Work Conditions

You'll generally work alone in an office, except when you're collaborating on projects with other programmers and developers. Since programming can be done from anywhere there's computer access, some of these professionals telecommute. You can expect to work a full-time schedule.

Salary and Job Growth

The BLS reports that the average salary of programmers in general was around $82,690 as of May 2014, which was above the national average. Employment in the computer programming field was expected to grow 8% from 2012-2022. While this growth rate is on par when compared to other occupations as a whole, it's about ten percent lower than average job growth for other computer-related occupations. One reason for this sluggish growth is the outsourcing of programming services to programmers in countries with cheaper costs of living than the United States. The best prospects should be for programmers who work with Internet-delivered, mobile and healthcare software.

What Are the Requirements?

While some employers will hire an object-oriented programmer with only an associate's degree, most of these professionals hold bachelor's degrees in computer science or another applicable major. In a Bachelor of Science in Computer Science program, you can expect to take courses in object-oriented programming, data structures, algorithms, operating systems and software development.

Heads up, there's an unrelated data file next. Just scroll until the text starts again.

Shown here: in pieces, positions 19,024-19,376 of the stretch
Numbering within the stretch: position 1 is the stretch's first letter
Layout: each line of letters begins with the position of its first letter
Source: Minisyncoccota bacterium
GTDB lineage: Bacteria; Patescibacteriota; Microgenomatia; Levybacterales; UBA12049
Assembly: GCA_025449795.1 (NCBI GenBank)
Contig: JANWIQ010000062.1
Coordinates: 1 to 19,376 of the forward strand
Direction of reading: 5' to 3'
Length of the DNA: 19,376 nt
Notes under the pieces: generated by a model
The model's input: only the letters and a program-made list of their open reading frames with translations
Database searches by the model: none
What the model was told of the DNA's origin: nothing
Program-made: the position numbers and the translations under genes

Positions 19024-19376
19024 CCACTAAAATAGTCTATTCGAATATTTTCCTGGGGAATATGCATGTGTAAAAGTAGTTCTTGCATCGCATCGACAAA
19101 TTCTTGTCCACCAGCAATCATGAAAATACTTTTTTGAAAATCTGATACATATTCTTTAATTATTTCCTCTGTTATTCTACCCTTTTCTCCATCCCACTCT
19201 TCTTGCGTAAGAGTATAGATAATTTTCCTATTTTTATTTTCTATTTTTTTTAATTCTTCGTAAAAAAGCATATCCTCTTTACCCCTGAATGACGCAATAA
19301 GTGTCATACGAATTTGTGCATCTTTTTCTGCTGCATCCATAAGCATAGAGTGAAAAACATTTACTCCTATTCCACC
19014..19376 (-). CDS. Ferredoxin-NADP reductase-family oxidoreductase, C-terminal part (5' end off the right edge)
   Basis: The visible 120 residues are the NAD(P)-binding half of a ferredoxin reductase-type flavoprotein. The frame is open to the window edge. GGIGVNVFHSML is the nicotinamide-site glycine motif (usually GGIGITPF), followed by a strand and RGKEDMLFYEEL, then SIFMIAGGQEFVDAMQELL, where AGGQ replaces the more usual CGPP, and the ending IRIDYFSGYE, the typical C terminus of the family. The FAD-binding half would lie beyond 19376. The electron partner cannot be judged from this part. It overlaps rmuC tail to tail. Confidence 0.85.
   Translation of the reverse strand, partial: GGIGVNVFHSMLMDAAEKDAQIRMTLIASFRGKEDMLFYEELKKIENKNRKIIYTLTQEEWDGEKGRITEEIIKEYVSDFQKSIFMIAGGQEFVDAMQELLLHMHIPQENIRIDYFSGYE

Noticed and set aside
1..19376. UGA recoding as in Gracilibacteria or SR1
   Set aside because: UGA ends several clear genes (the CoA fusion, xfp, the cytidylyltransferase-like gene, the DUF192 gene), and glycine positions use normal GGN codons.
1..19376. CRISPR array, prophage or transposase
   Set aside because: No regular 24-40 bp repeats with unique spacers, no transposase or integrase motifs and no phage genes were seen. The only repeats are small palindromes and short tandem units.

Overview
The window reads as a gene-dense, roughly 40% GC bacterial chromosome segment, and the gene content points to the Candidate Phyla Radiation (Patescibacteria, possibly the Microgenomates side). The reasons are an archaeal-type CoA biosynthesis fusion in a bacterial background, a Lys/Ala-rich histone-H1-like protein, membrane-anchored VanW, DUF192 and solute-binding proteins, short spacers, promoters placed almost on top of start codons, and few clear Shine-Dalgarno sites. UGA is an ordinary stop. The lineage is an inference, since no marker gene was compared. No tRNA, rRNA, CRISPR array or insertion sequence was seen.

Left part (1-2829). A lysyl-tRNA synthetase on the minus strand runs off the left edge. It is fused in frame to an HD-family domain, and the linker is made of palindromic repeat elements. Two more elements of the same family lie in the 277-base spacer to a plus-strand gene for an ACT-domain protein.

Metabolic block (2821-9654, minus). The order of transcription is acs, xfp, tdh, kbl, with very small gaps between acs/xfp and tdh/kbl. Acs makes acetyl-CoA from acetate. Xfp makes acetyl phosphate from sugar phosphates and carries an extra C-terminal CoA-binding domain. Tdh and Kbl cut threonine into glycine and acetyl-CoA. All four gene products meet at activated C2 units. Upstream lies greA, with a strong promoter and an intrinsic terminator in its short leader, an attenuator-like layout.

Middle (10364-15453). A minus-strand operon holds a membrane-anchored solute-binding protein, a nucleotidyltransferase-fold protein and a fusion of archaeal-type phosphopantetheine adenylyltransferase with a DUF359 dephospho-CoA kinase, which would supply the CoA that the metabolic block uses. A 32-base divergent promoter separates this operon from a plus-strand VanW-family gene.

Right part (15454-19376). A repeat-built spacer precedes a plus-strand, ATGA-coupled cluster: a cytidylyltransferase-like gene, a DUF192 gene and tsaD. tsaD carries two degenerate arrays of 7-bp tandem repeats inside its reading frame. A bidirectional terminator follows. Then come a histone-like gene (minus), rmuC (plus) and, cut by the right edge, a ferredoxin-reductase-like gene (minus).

Besides having expertise in object-oriented programming languages, these programmers also need to be good at verbal and written communication, since many of them will work on teams in order to complete projects. They also need to be detail-oriented, self-motivated and comfortable working alone. An analytical mind and problem-solving skills are necessary in order to understand the complex instructions required to write computer code and develop solutions for users' needs.

Job Postings from Real Employers

When looking to hire object-oriented programmers, many employers specify that they want someone with knowledge of specific programming languages, like Javascript, Ajax or SQL. Some job listings favor applicants with experience or interest in the industry in which the position is available. Get an idea of what employers are looking for with this sample of April 2012 job postings for object-oriented programmers: